Youth group was starting up again after a break (I can’t recall if it was our summer or winter break now),
All new youth, and new leaders were taking over, there was nothing familiar anymore.
The group I had come to know and love was almost entirely washed away by the tides of age, save for a few stragglers like myself.
I was terrified that the entire year would be a disaster.
God could not possibly give me more than one happy season where I fit in, it just didn’t make sense. I’d had my run of feeling like I finally fit somewhere and it was inevitable, I was going to be the outcast again because those were the cards I was dealt. I was not by any definition a likeable person, I’d always known that about myself and had at least sorta accepted it.
Opportunities arose for me to attend youth camp, and again, I made excuses as to why I couldn’t go.
Hours before I left, I was pacing the living room floor, tears streaming down my cheeks,
My mom insisted over and over again, “You don’t have to go if you don’t want to”,
Despite her words, I felt like I had to because I had already told everyone I was going, and I try my best to keep my word.
It would be fair to say that youth camp changed my life, not just because God did something amazing by healing me physically, but because He showed me that last year’s comfort was not entirely because of the people, it was because of the principles they held about living like Jesus, and not judging others, and loving one another as you love yourself. Those principles seem to run through my church as a whole, but especially through my youth group.
The group from that first year definitely was amazing, I learned a lot from those youth leaders, and I got to know some truly incredible people, but underneath the great people I met that year, God’s love was reflected from those people into my life, and that didn’t change when the youth group changed, because the new youth, and new leaders still carried the same values, and they still radiated the same qualities, and outside all of that, they were lovely individuals.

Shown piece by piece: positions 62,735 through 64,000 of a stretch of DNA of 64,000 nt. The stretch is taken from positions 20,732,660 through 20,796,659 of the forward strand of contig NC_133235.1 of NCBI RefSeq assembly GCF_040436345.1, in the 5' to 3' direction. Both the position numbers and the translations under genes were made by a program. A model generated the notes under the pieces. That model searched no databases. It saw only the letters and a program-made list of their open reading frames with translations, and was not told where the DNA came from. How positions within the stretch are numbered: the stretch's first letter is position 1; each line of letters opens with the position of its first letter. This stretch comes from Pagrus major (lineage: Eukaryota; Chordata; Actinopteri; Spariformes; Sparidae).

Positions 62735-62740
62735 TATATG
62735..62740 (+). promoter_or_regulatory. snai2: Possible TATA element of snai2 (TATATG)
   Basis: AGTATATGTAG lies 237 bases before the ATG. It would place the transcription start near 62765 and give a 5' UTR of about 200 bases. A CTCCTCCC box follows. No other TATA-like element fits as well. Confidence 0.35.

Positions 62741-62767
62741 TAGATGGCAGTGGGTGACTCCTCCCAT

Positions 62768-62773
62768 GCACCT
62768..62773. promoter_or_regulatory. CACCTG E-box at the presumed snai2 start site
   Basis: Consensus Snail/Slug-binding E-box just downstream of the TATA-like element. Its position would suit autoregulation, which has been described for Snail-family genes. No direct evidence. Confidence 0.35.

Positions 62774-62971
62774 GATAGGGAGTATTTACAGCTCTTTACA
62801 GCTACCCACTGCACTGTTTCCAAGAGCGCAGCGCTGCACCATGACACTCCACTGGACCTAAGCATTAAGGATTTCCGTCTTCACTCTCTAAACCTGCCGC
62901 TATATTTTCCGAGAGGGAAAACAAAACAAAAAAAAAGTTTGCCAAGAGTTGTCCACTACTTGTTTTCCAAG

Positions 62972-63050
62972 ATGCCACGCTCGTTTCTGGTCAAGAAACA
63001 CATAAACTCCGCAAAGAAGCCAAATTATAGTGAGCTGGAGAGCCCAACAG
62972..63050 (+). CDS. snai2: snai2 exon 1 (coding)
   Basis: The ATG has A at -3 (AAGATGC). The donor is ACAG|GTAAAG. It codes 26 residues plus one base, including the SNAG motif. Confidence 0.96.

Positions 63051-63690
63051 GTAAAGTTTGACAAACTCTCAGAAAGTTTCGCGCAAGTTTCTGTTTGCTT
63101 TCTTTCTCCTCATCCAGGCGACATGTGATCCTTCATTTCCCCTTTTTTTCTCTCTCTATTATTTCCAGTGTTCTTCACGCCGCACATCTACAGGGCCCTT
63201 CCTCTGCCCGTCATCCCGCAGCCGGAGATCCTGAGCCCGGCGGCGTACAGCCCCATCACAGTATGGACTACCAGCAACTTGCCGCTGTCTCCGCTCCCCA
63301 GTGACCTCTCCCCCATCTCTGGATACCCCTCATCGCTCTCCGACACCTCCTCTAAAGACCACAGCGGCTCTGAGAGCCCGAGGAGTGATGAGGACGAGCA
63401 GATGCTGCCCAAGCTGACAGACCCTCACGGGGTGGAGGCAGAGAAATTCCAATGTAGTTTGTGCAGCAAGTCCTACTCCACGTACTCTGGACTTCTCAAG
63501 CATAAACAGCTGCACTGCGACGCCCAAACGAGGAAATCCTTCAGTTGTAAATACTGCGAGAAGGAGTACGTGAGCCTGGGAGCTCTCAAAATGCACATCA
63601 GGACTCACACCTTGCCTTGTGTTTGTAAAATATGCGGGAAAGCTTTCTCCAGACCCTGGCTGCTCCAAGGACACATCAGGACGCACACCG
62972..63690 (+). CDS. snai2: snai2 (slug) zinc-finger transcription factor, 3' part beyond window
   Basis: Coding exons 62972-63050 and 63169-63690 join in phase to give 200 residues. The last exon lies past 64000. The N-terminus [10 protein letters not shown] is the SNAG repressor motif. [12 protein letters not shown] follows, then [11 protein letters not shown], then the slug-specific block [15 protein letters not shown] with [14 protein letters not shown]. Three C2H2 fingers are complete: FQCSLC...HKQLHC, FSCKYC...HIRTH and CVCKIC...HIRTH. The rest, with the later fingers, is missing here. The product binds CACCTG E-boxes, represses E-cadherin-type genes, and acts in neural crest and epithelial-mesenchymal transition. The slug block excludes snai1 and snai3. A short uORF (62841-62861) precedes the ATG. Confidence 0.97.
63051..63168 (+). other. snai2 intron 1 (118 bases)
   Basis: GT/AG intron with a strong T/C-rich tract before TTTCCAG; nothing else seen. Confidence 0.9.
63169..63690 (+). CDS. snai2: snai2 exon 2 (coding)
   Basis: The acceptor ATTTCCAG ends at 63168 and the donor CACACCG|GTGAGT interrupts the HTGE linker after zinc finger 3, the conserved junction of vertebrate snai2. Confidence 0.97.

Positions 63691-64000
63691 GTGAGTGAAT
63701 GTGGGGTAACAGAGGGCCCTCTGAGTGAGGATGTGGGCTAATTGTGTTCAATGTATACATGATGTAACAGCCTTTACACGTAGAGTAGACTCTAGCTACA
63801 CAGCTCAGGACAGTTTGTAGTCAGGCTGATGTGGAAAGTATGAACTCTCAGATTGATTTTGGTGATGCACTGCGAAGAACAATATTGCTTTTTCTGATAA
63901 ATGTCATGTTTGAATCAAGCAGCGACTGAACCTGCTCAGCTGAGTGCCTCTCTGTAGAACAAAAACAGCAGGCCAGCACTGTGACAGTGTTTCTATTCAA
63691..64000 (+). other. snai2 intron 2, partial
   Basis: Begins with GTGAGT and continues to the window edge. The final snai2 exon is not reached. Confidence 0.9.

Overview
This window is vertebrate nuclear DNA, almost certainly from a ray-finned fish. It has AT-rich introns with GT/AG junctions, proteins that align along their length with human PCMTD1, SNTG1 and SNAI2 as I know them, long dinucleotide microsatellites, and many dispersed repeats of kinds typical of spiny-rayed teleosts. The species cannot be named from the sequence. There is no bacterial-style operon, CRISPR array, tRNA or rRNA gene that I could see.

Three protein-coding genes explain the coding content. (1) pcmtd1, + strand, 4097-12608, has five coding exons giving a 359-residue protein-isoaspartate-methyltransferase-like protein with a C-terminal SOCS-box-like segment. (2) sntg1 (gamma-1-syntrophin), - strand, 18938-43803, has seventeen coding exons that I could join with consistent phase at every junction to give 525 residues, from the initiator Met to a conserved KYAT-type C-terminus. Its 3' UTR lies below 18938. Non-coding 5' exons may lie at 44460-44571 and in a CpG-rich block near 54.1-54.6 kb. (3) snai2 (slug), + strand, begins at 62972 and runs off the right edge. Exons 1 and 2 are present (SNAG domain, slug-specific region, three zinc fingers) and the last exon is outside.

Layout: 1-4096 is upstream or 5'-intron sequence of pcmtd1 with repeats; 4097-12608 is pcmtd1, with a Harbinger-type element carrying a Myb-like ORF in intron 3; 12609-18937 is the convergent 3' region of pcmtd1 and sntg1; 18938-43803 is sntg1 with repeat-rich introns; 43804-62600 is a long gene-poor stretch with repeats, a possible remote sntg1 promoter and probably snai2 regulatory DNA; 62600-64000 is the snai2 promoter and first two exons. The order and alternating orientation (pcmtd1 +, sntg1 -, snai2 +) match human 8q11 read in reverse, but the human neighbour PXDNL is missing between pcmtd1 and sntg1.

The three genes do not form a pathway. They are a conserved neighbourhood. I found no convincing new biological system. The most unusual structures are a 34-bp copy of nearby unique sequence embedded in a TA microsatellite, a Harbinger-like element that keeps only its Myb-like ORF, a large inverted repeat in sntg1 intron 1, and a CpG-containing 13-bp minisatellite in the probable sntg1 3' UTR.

Of course, I still had days where I didn’t feel like anybody wanted me around, and sometimes I still retreated into my shell, but that had more to do with me than it did with them. After all of my searching, and three years of feeling bitter, I found a place where — more times than not — I felt safe, and welcome, and loved.

Don’t Ask Me How I’m Doing — Mental Health Post #11

Look, I get it, it’s the “normal” thing to do but if you ask me how I’m doing, I’m going to come out with the truth.
I may very well be a mess,
Maybe I’m on my way to becoming an emotional wreck,
I might even be crumbling into a million little pieces without a clue how to fix it.

And you might still expect me to say I’m okay, but I’m not okay so why should I have to say I am?

If that makes you uncomfortable, I’m sorry. But as hard as I try, I’ll never understand this urge we have to outright lie to the people who claim to care about us. We shouldn’t have to wear poker faces everyday of our lives just because we’re human beings and we experience struggles!
Why do we as a human race, but especially those of us living with mental health struggles, feel the need to say we’re doing great, or that we’re feeling fine, when all we want is to curl up in our beds and die?

What is fine but the tip of a pen?

“I’m fine.” That’s what everyone says.
Well, I’m done with the lies.
I’m not fine, and I’m not okay, and I’m certainly not having the time of my life, so why should I act that way?
Bottom line: don’t ask me how I’m doing if you don’t want to know.